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It’s . . .time. . .to . . .speed. . .up. . .this. . .game

Posted on 1st June, 2014 / Source: Brad Ziemer, Guest Contributor


Brad Ziemer"Get a Grip" Article by Guest Contributor Brad Ziemer, as featured in the June 2014 edition of the GolfBC eNews. Brad Ziemer covers the B.C. golf scene for the Vancouver Sun. He received Golf Canada’s Distinguished Service Award in 2013 and was also named the PGA of British Columbia’s Patron of the Year in 2013...

Slow play is no laughing matter, although our golfing friends south of the border have used a little comedy to effectively drive home the point that five-hour rounds are ruining the game.

While We Are YoungThe United States Golf Association’s recent ‘While We’re Young’ campaign, starring the likes of Arnold Palmer, Annika Sorenstam, Tiger Woods, Paula Creamer and Clint Eastwood, was inspired by Rodney Dangerfield’s iconic Caddyshack character Al Czervik. You remember Czervik, right? The loud-mouthed tycoon with a golf bag equipped with a beer tap and stereo. Fed up watching Ted Knight’s character, Judge Elihu Smails, waggle for an eternity on the first tee, Czervik bellows: “Let’s go -- while we’re young.”

That line was delivered nearly 35 years ago, but has never rung more true than today.

Slow play is a huge issue facing the golf industry. Ask anyone why they don’t play golf, or play more often, and most will list time as their No. 1 obstacle. Let’s face it, we all lead busy lives, and finding time to squeeze in a round of golf can be difficult. When that round takes five or more hours, which often amounts to a six- or seven-hour commitment when you factor in travel to and from the course, that is time many folks just don’t have.

Most of us who play the game have our own Judge Smails. I have a friend who stands frozen over the ball for what seems like forever before he finally takes his swing. We joke that he must be reciting the Lord’s Prayer before every shot.

It’s funny, but it’s not. For the golf industry, this is serious business. At a time when golf participation rates are falling, it’s imperative that those in the industry do all they can to make the game more enjoyable for their patrons. The industry has tried. Most courses employ player assistants or marshals to try and persuade the slow-pokes to pick up the pace and some have time clocks posted around the course letting players know if they’re falling behind the recommended pace of play. But it’s tough. There are obstacles, not the least of which are some of the PGA Tour players we watch on television on the weekends. Jack Nicklaus certainly never set any speed records when he played and many of today’s players, like Ben Crane, Kevin Na and Jim Furyk, drive their fellow players nuts with some of their pre-shot routines. Furyk has developed an annoying routine that sees him step away from a putt just before it looks like he’s about to make his stroke. After he dawdled too long over a short putt at the recent Player’s Championship and the horn sounded because of an approaching storm, NBC analyst Johnny Miller said: “When you take that long, that’s what you get.”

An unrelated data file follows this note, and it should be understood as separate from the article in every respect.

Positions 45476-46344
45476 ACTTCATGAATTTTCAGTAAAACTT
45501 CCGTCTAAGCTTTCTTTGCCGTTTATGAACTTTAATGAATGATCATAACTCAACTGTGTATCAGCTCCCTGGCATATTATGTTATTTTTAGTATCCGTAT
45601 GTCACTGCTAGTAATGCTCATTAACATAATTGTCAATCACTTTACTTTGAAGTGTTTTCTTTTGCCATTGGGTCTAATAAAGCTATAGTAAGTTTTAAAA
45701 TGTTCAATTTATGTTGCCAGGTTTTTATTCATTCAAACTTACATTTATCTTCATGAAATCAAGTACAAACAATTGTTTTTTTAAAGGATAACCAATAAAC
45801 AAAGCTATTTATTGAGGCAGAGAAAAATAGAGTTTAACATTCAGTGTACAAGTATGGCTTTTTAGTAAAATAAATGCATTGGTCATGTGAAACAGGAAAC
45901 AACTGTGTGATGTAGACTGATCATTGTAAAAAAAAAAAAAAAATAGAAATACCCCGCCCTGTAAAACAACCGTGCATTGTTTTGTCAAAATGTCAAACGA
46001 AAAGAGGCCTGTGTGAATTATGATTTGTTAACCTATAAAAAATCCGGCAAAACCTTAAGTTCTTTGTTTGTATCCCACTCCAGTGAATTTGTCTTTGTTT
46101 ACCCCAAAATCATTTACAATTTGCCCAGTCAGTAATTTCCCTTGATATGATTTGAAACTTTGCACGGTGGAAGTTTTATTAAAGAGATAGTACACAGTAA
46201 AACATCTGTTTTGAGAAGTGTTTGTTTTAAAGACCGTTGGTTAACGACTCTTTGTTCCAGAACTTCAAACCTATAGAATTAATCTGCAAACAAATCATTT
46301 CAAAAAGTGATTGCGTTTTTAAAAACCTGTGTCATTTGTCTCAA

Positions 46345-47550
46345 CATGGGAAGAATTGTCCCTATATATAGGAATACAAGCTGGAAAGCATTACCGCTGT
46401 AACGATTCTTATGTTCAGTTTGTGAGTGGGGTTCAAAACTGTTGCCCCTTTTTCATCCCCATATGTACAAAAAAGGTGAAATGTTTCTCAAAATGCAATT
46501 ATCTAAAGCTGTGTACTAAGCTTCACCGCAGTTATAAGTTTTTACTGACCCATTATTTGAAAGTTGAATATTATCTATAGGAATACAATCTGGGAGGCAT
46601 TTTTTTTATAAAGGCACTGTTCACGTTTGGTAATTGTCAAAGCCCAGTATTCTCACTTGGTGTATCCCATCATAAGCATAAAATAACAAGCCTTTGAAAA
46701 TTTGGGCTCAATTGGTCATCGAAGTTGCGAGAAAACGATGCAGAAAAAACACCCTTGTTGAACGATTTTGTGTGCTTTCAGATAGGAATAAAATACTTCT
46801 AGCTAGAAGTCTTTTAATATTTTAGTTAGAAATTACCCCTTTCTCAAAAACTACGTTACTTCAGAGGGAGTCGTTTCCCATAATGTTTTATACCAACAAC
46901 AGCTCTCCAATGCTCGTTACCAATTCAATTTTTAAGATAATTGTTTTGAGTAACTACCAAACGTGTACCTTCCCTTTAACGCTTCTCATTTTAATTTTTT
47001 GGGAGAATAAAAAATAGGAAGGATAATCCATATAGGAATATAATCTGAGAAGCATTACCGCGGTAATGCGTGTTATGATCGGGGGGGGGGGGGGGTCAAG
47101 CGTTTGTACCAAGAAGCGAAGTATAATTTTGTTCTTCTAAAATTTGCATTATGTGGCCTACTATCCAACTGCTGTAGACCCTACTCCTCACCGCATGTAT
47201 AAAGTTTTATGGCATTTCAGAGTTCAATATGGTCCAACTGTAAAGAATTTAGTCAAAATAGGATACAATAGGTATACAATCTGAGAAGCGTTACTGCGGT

The trouble is, high-handicappers all over the North America watch these guys on TV and figure they should take their time over shots, too. Golf course architects also haven’t helped. Too many courses, especially the newer ones, slow down play with too many forced carries, water hazards, deep bunkers and tight fairways.

The result is that too often we find ourselves standing and waiting on nearly every shot during some of our rounds. That’s no fun and too much of it drives people away from the game.

Don’t get me wrong. I am not here to suggest golf should become some kind of race. The social aspect of golf is what so many of us love about the game and we don’t want to be racing through our rounds with no time to interact with the rest of our foursome. But just a little common sense will go a long way toward keeping things moving. Too many players -- and it’s almost always guys -- play the wrong set of tees. Trust me, you’ll have more fun and shoot a better score if you play the tee that is best suited for your game. And chances are, it’s not that black set that measures 7,300 yards.

Play ready golf. If your playing partner who is away isn’t ready to hit his shot, hit yours. And when your putt comes up a couple of feet short, don’t mark it. Putt it out.
Let’s make four-hour rounds the norm, not five.
While we're young.

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